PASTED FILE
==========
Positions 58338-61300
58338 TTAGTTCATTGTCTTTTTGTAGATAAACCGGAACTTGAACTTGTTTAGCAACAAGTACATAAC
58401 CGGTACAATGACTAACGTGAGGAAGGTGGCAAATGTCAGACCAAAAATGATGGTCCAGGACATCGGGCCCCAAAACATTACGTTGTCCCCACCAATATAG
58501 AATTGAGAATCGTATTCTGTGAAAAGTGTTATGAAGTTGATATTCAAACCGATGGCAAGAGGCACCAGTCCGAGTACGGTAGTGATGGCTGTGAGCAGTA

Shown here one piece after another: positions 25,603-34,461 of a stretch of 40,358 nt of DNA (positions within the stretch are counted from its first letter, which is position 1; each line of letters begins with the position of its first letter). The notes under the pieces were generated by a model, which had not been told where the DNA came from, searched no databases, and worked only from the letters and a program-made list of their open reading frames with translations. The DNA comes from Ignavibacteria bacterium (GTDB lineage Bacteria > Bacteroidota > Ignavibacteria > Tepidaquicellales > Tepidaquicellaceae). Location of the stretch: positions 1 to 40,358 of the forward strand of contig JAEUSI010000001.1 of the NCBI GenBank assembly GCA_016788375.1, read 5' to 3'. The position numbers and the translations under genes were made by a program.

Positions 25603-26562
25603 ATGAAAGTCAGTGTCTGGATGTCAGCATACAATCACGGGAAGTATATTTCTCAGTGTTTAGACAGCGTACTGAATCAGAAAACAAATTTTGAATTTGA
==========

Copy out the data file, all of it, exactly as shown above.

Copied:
Positions 58338-61300
58338 TTAGTTCATTGTCTTTTTGTAGATAAACCGGAACTTGAACTTGTTTAGCAACAAGTACATAAC
58401 CGGTACAATGACTAACGTGAGGAAGGTGGCAAATGTCAGACCAAAAATGATGGTCCAGGACATCGGGCCCCAAAACATTACGTTGTCCCCACCAATATAG
58501 AATTGAGAATCGTATTCTGTGAAAAGTGTTATGAAGTTGATATTCAAACCGATGGCAAGAGGCACCAGTCCGAGTACGGTAGTGATGGCTGTGAGCAGTA

Shown here one piece after another: positions 25,603-34,461 of a stretch of 40,358 nt of DNA (positions within the stretch are counted from its first letter, which is position 1; each line of letters begins with the position of its first letter). The notes under the pieces were generated by a model, which had not been told where the DNA came from, searched no databases, and worked only from the letters and a program-made list of their open reading frames with translations. The DNA comes from Ignavibacteria bacterium (GTDB lineage Bacteria > Bacteroidota > Ignavibacteria > Tepidaquicellales > Tepidaquicellaceae). Location of the stretch: positions 1 to 40,358 of the forward strand of contig JAEUSI010000001.1 of the NCBI GenBank assembly GCA_016788375.1, read 5' to 3'. The position numbers and the translations under genes were made by a program.

Positions 25603-26562
25603 ATGAAAGTCAGTGTCTGGATGTCAGCATACAATCACGGGAAGTATATTTCTCAGTGTTTAGACAGCGTACTGAATCAGAAAACAAATTTTGAATTTGA